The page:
So the issue you're probably running into there is that unlicensed radio spectrum is noisy. There's lots of stuff which transmits there, especially cheap wireless electronics like wireless doorbell ringers, wireless LED controllers, and this "power cost" monitor you're looking at. Are you sure you're not just swamped in noise? The receiver you linked to automatically scales so that noise will look like a signal. What comes out when the power monitor isn't connected? If it still looks like the same gibberish you've been getting, there's your problem.
You'll notice the massive number of complaints under that receiver from people who say "I can't get it to connect!" or "it gives garbage data!" and a whole bunch more giving advice on how to fix it. Likely the device you're trying to read has devised a similar scheme to properly encode its data.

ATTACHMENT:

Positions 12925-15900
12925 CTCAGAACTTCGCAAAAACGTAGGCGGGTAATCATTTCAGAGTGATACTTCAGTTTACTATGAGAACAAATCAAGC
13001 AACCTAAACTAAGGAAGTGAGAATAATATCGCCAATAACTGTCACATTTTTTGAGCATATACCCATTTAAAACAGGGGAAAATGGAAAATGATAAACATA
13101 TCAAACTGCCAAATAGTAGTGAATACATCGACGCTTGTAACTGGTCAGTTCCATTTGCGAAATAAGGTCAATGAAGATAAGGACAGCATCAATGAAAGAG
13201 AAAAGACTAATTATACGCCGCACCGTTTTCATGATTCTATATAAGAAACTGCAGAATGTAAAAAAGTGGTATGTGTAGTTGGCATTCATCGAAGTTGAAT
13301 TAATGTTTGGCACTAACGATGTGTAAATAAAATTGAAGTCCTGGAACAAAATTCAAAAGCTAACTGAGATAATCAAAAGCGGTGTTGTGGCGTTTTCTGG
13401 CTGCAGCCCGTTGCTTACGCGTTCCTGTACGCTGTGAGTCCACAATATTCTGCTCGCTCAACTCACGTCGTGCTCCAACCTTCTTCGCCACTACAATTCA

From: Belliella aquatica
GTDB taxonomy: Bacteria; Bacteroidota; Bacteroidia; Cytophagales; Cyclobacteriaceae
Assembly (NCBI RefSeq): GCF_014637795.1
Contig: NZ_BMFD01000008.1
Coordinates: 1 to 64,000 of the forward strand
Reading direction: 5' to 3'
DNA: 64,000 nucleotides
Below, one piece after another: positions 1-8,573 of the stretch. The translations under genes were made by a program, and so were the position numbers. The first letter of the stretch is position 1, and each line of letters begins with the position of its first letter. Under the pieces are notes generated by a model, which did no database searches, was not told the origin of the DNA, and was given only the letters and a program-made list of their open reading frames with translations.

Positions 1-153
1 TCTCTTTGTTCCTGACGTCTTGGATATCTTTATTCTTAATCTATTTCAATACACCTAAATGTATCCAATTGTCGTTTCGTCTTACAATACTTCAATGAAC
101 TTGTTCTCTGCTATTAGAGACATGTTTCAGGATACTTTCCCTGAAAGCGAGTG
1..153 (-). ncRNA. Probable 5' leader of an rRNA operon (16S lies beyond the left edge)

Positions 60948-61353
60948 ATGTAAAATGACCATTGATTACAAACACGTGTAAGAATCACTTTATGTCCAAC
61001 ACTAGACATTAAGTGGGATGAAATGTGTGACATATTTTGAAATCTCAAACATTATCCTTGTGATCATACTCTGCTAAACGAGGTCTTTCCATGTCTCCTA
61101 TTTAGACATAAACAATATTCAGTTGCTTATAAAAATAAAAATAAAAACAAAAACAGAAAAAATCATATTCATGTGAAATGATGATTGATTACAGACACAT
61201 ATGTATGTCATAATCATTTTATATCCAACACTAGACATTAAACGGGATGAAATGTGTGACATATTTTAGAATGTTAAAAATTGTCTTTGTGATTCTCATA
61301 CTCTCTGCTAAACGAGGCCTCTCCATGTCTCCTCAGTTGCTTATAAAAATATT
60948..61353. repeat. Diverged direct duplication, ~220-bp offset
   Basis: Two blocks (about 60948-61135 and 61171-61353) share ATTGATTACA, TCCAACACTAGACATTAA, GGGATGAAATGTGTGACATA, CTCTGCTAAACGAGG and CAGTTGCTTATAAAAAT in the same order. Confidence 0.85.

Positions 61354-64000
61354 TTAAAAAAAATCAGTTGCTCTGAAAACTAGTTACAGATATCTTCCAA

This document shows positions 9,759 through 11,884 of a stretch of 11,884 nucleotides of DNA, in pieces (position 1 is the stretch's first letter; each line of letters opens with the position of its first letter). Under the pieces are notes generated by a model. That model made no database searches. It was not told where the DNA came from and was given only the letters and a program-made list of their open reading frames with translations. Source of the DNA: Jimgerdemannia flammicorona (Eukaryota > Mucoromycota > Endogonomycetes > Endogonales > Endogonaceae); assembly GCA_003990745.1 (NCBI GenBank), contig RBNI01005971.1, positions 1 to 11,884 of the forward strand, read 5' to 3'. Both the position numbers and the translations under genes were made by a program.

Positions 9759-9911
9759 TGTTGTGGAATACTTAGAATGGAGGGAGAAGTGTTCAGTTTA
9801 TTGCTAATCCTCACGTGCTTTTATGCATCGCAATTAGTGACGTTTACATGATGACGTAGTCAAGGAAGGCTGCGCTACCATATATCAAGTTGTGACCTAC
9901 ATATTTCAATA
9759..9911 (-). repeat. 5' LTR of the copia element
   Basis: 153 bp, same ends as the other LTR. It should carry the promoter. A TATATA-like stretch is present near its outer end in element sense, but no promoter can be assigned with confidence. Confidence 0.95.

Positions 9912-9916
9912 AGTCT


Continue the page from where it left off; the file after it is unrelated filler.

For actually trying to "reverse engineer" the protocol, this is normally boring and slow but methodical and logical.
Start by simply taking the receiver you have and hooking it up to something like an oscilloscope in one shot mode and then hook up the receiver that came with your monitor. Then when the encoded packet comes from the cost monitor, save the waveform from your oscilloscope and what it corresponded to from the software output. Then when the next packet comes through, compare what changed in the waveform to what data you received. Slowly, you should be able to figure out what's going on.
In general, the reason you don't see too many amateur reverse engineering jobs is because there's a lot of intuition involved with reverse engineering these things. For example: you'll probably see that even with a single change in data (i.e. a new packet comes with only a change in temperature by 1 degree) there may be multiple changes in the packet. This could be from a checksum packet, but how was it formed? Is it a CRC16? Or simply a sum of all the bits in the packet?
A tool which might help would be a cheap logic analyzer.
Good luck! I hope that helps.